System Prices Analysis Report
The System Prices Analysis Report (SPAR) provides a monthly update on price calculations. It is published by the ELEXON Market Operations Team and presented to the Imbalance Settlement Group (ISG) at their monthly meeting.
This report provides data and analysis specific to System Prices and the Balancing Mechanism. It demonstrates the data used to derive the prices. The data is a combination of II and SF Settlement Runs.
New report format
The reports will no longer be in PDF format as they can now be viewed on this webpage. If you have any feedback on this new version of the SPAR, please email Market Operations.
If the graphs featured take some time to load please refresh the page or use an alternative web browser, if possible.
Reporting on February 2020
Published on 9 April 2020 for consideration at ISG229.
1. System Prices and length
This report covers the month of March. Where available, data uses the latest Settlement Run (in most cases II or SF). In this report, we distinguish between a long and a short market when analysing System Prices, because the price calculation differs between the two scenarios.
When the market is long, System Prices are based predominantly on the System Operator’s sell actions such as accepted Bids. When the market is short, System Prices are based predominantly on the System Operator’s buy actions. Table 1.1 gives a summary of System Prices for March, with values shown in £/MWh.
1.1 System Price summary by month (£/MWh)
Graph 1.2 shows the distribution of System Prices across Settlement Periods in March 2020 when the market was long and short. 80% of System Prices were between £2.50/MWh and £47.04/MWh regardless of system length. When the system was long, 80% of prices were between £1.95/MWh and £23.75/MWh. When the system was short, 80% of prices were between £39.50/MWh and £53.00/MWh.
System Prices were £100/MWh or more on 16 occasions in March 2020, compared to four times in February. The highest System Price of the month, £2,242.31/MWh, occurred in Settlement Period 37 on 4 March. The price was set by 24 Short Term Operating Reserve (STOR) actions all repriced at the Reserve Scarcity Price (RSVP) of £2,223.17, with a Buy Price Price Adjuster (BPA) of £19.14. The RSVP also set the System Price of £1,708.05 during Settlement Period 38 on 4 March 2020. You can read more about the price spike in ‘ELEXON’s Insight: Highest System Price in 19 years’.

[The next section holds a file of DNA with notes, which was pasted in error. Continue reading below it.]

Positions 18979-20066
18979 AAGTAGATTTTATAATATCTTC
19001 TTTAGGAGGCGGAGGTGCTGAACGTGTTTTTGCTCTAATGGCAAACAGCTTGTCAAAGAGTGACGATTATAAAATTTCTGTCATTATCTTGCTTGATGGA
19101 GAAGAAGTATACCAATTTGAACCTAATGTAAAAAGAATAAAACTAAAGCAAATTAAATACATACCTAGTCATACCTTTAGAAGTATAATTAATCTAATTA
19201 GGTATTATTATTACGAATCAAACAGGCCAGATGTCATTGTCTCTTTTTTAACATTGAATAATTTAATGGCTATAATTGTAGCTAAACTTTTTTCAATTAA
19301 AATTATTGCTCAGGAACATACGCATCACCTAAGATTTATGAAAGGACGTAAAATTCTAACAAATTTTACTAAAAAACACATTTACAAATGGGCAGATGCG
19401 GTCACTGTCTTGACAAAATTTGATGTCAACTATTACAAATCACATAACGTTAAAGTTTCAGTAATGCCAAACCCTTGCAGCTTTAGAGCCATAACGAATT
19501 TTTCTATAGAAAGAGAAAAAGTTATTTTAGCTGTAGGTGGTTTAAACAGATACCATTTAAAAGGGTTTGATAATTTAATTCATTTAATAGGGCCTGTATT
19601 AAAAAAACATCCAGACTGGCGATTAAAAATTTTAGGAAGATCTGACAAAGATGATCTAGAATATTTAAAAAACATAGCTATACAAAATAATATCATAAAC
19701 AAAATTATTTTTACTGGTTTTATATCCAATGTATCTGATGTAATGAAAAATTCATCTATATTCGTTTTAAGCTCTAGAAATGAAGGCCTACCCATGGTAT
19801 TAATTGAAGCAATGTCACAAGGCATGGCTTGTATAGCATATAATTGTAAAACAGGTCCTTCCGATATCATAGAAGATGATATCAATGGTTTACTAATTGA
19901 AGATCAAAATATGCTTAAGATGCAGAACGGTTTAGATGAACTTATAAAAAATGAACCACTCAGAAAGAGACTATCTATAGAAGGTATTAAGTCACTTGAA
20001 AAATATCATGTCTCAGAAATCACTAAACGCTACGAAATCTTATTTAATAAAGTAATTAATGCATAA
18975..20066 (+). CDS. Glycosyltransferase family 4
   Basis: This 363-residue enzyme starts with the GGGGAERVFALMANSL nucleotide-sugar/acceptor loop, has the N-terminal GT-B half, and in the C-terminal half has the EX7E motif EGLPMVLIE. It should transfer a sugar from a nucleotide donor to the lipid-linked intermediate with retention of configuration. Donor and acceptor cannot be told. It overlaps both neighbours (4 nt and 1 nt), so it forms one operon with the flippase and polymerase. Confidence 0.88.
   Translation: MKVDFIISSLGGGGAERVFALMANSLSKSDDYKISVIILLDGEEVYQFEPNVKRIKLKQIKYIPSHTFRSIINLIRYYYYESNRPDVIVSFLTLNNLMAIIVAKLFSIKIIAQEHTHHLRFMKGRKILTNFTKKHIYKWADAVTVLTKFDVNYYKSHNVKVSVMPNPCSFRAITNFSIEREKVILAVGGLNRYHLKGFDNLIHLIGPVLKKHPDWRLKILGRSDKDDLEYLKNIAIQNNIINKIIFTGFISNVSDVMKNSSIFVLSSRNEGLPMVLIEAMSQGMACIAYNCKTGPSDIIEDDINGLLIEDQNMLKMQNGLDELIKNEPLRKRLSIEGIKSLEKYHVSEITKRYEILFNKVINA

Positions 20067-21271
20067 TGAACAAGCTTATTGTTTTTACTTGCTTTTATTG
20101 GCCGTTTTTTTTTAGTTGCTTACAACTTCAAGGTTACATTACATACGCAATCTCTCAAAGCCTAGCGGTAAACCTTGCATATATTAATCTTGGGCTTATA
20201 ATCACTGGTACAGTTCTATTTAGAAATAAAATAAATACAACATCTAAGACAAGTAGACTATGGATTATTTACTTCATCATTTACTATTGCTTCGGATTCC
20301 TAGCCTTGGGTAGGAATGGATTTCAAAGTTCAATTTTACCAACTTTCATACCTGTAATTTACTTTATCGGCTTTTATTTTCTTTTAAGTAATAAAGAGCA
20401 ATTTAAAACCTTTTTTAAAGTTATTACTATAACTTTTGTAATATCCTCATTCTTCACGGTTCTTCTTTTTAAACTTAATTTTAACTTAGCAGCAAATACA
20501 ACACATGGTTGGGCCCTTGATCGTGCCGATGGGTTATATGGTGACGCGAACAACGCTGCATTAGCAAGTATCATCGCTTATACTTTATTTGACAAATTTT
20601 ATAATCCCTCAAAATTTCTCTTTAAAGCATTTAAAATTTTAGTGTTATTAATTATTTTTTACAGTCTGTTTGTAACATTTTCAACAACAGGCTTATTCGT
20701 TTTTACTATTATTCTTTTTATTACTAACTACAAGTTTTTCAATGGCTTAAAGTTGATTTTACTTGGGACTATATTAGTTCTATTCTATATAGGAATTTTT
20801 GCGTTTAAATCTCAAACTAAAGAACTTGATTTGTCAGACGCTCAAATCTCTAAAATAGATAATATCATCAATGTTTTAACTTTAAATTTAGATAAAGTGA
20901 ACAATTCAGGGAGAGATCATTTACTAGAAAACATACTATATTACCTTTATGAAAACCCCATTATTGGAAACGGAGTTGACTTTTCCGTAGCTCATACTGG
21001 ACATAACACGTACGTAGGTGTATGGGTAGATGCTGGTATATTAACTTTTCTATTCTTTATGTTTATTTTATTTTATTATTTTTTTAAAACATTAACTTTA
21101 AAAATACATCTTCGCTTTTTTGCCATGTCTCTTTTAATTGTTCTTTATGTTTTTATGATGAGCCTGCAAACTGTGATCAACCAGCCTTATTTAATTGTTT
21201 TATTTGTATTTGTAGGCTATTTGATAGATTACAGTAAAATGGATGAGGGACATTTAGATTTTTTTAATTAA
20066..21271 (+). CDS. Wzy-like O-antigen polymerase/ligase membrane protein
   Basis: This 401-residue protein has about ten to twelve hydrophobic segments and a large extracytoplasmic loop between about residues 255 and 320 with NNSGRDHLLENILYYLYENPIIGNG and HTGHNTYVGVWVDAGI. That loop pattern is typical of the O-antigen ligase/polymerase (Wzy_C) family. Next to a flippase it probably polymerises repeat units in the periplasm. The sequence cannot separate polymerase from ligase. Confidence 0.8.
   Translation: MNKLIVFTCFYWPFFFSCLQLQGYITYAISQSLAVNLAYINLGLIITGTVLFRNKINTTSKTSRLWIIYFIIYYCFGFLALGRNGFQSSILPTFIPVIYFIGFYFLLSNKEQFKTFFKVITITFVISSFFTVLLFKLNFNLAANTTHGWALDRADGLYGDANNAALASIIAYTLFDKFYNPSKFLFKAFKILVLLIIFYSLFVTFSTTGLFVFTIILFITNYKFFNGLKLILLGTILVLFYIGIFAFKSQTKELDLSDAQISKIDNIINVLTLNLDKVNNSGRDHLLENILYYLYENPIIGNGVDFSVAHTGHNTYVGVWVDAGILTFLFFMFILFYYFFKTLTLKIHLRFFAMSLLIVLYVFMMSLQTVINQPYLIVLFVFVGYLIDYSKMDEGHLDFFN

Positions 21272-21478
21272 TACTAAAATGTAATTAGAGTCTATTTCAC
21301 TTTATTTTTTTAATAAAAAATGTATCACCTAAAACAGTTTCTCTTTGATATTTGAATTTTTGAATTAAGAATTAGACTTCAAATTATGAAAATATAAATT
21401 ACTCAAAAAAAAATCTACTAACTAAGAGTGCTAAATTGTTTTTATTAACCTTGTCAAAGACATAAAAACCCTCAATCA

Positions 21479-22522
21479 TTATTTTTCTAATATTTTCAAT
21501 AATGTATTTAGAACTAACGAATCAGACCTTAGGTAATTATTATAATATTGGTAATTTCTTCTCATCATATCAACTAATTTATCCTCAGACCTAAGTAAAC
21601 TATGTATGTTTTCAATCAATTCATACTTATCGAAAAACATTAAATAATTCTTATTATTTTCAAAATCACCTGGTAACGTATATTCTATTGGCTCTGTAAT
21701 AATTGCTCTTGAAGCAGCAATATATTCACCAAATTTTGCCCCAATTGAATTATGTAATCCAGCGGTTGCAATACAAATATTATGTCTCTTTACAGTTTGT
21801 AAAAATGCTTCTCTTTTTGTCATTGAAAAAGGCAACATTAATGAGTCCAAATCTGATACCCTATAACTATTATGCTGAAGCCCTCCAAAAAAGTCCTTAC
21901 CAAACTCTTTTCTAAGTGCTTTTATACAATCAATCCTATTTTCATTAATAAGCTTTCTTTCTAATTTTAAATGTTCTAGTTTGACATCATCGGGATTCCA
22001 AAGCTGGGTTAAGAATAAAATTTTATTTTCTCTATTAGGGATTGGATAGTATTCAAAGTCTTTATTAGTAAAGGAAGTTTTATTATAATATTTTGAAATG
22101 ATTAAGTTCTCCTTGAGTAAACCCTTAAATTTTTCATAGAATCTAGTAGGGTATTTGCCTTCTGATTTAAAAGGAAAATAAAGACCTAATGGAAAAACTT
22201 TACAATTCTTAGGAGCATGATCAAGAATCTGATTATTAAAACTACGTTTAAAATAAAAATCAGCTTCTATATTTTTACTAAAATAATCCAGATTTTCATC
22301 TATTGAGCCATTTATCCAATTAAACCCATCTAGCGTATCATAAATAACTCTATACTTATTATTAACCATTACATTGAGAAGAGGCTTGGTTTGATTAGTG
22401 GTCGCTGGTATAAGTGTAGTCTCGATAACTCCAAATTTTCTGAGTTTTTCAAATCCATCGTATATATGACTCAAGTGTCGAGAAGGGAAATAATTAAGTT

There were 14 Settlement Periods where the System Price was less than £0/MWh in March, with the lowest System Price of -£61.21/MWh occurring in Settlement Period 20 on 16 March. The price was set by three Bids from three different Hydroelectric BM Units, all priced at -£61.21/MWh.
1.2 Frequency of System Prices over last month
Graph 1.3 displays the spread of System Prices in March 2020 as a box plot diagram, split between a short and long system. The middle line in each box represents the median System Price of the month, which is £43.80/MWh for short Settlement Periods and £11.50/MWh for long Settlement Periods. Each box edge represents the lower and upper quartiles (25th and 75th percentile respectively), with the Interquartile Range (difference between the Upper and Lower quartiles) being £5.70/MWh for short System Prices and £15.40/MWh for long System Prices.
1.3 System Price spread
Outliers are shown on the graph as circles, and have been defined as being greater than 1.5 times the Interquartile Range (IQR) away from the Upper and Lower quartiles. Under this definition, one long and 53 short System Prices in March were outliers. The one long outlier was below the lower outlier boundary and was priced at -£61.21/MWh, the lowest System Price of the month. The highest System Price of the month, £2,242.31/MWh, was over 51 times the median short System Price for the month.
Graph 1.4 shows daily average System Prices over the last month. In March, the average System Price was £11.28/MWh when the system was long and £52.17/MWh when the system was short. The highest daily average price when the system was short was £203.47/MWh, and occurred on 4 March; the system was short for 27 Settlement Periods on this day. The lowest daily average price when the system was long was £2.40/MWh on 16 March; the system was long for 25 Settlement Periods on this day.
1.4 Daily average System Price
Graph 1.5 shows the variation of average System Prices across the day. Short prices were highest in Settlement Period 37, with long prices lowest in Settlement Period 20. The lowest average System Price, regardless of market length, occurred during Settlement Period 30, when the System Price was £17.03/MWh.The daily average long Settlement Period System Prices ranged between £4.89/MWh and £24.10/MWh, whilst the daily average short Settlement Period prices varied from £40.87/MWh to £152.11/MWh.